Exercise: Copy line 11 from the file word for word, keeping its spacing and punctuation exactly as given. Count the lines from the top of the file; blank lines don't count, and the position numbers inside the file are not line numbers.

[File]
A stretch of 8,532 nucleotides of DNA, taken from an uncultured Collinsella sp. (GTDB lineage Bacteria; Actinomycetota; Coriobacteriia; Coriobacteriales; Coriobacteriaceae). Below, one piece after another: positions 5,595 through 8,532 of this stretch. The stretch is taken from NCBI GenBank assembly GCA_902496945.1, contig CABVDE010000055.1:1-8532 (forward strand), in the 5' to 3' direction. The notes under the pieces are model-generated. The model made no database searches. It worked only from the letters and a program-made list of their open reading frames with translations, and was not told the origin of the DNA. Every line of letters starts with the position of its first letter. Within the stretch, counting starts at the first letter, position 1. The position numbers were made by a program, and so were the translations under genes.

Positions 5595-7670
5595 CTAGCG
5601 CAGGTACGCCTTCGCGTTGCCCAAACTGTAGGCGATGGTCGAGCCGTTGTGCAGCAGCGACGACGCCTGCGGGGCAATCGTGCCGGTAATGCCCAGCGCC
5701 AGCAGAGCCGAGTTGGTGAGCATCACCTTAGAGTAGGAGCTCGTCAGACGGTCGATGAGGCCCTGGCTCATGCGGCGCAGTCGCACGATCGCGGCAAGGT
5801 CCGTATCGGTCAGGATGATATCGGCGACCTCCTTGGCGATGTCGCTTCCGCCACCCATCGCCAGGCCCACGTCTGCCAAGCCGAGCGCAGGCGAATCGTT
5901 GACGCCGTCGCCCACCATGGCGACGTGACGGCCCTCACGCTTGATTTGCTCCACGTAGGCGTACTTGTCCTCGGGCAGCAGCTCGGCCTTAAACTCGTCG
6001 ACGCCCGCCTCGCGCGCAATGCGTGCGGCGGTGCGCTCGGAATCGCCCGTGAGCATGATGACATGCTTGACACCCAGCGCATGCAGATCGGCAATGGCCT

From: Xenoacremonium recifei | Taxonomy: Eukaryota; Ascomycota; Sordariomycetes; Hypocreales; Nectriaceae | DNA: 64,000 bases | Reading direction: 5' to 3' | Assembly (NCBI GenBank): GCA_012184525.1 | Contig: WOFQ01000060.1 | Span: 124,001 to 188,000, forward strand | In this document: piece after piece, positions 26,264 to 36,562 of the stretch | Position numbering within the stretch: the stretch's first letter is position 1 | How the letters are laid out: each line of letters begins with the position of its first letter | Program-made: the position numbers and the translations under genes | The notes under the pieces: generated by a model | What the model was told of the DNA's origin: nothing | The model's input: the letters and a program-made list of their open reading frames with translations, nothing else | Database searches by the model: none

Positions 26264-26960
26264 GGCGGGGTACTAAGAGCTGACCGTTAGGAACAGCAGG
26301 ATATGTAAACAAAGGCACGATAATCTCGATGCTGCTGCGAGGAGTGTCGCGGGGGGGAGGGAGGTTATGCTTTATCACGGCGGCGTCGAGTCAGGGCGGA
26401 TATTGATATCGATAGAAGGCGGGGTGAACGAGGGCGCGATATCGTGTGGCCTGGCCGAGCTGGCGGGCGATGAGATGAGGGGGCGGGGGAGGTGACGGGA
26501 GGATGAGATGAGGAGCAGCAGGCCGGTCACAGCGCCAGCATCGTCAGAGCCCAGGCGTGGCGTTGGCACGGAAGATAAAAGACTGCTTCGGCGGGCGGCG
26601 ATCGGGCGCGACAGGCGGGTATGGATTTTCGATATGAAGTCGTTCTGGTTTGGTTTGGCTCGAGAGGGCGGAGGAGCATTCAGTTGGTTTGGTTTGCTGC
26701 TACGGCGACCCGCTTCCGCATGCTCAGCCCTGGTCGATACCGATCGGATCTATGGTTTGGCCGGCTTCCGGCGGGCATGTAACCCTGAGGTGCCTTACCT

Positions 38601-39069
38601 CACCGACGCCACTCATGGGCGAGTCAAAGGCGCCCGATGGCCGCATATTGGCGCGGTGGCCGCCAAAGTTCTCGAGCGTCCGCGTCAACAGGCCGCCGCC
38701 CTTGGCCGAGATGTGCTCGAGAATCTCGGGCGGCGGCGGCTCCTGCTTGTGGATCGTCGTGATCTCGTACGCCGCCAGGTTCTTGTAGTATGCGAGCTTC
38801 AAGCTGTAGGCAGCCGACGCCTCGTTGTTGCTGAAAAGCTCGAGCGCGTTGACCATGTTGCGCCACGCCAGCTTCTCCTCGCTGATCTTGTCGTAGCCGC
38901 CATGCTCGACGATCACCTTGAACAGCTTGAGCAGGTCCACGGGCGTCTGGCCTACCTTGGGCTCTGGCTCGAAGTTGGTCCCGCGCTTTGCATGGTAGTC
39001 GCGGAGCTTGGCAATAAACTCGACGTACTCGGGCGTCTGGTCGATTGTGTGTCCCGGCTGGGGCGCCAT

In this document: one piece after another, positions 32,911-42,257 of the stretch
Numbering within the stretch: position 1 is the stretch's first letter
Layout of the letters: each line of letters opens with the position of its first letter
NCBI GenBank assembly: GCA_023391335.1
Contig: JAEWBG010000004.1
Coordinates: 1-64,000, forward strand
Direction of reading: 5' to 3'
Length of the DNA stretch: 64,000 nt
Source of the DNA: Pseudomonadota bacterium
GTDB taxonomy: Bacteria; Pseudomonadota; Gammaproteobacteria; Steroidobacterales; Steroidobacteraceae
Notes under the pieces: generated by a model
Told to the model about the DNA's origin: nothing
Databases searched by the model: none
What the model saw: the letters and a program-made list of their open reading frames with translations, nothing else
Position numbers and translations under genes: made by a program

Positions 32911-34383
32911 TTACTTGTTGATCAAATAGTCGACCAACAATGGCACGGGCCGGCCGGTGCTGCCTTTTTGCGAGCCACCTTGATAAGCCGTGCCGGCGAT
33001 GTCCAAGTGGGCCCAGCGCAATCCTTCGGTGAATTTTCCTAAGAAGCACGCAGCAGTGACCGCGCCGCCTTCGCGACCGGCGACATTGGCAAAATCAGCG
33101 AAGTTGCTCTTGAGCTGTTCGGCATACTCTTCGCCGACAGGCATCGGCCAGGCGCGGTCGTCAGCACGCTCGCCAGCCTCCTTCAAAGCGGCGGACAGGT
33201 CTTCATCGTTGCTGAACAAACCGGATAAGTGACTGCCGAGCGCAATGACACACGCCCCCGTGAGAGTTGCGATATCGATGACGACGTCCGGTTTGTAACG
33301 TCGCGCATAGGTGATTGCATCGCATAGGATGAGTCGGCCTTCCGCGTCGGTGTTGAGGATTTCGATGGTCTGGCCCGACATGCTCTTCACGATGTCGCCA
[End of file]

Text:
26264 GGCGGGGTACTAAGAGCTGACCGTTAGGAACAGCAGG